Fraud is becoming a bigger threat to your retirement security — even if you think you're too sharp to fall for a scam.
One 2015 report estimated that older Americans lose $36.5 billion each year to financial scams and abuse. The problem is growing, and researchers say older adults experiencing cognitive decline are just a segment of the victims.
Three in 10 state securities regulators say they have seen an uptick over the past year in cases and complaints involving senior financial fraud and exploitation, according to a new survey from the North American Securities Administrators Association. Only 3 percent reported a decline.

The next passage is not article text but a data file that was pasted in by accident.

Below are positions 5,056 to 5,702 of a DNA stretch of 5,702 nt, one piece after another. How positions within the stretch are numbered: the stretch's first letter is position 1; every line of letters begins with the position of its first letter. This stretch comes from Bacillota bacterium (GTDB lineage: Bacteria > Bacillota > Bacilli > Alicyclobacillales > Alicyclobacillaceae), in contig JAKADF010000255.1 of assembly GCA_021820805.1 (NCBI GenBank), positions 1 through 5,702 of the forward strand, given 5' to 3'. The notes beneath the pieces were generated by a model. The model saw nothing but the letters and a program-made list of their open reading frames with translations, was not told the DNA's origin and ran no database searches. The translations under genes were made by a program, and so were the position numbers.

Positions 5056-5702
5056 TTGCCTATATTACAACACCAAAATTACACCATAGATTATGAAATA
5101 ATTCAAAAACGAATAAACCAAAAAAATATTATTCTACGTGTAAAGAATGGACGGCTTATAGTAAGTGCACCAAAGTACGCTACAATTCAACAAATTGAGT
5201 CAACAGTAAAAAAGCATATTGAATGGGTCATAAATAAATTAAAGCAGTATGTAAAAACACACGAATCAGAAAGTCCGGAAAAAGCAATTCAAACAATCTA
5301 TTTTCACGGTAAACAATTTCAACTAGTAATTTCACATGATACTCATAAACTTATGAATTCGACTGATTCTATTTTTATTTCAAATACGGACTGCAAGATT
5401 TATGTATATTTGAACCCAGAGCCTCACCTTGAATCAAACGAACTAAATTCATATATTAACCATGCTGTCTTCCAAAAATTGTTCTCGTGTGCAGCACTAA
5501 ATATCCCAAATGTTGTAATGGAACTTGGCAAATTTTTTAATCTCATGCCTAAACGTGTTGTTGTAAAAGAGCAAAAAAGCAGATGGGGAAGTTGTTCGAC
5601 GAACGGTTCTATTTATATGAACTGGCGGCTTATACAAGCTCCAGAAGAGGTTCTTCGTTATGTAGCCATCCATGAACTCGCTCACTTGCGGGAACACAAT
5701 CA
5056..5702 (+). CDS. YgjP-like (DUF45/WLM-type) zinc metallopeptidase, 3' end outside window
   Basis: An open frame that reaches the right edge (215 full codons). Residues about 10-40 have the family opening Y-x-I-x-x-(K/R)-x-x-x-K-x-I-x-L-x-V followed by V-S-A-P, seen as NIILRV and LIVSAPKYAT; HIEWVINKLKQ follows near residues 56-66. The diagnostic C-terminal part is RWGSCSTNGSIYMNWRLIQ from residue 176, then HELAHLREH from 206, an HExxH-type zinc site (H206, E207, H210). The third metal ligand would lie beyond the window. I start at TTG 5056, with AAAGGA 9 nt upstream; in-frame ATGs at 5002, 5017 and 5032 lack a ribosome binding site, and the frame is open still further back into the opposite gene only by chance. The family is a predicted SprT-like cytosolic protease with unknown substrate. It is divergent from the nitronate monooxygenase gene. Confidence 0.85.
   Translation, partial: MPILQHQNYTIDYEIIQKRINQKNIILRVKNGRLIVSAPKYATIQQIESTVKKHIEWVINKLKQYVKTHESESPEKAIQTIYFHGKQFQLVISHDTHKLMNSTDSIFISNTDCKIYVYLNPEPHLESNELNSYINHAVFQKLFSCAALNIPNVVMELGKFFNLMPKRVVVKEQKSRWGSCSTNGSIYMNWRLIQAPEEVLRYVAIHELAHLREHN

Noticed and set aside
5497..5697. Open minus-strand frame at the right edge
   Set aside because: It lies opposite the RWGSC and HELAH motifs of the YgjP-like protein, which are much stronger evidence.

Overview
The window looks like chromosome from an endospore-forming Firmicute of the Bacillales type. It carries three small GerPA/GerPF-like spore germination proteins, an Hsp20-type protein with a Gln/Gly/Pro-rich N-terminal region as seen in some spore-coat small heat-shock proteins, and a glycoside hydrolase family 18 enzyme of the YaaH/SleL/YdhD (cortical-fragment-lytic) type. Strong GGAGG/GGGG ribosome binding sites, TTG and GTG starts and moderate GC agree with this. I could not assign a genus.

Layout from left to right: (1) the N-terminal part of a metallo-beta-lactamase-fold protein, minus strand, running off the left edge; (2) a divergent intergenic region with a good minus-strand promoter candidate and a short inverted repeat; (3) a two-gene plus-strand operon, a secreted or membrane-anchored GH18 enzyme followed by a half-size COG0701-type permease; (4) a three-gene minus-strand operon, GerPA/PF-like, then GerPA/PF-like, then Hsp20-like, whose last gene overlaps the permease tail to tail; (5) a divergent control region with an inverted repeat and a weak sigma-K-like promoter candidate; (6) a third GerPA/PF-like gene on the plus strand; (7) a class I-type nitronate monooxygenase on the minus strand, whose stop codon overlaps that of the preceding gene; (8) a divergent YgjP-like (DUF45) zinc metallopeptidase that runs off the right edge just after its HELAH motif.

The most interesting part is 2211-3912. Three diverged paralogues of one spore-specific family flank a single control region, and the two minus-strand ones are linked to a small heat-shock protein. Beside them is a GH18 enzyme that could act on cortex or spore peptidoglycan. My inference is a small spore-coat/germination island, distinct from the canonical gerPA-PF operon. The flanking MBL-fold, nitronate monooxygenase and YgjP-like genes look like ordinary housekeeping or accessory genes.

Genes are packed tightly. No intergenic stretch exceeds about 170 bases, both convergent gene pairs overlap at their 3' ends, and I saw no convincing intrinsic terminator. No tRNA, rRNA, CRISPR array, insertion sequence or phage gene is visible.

Thieves are following the money, said the association's president, Mike Rothman.
"This population that's retiring is one of the wealthiest, if not the wealthiest generation, in terms of their retirement savings," said Rothman, who is also the Minnesota commissioner of commerce. "Criminals know this as well."
It doesn't help that seniors can also be more vulnerable.
"It's easier to try to exploit a senior citizen with cognitive or other impairments in financial issues, who are alone, than it is to rob a bank," Rothman said. "So they are the targets."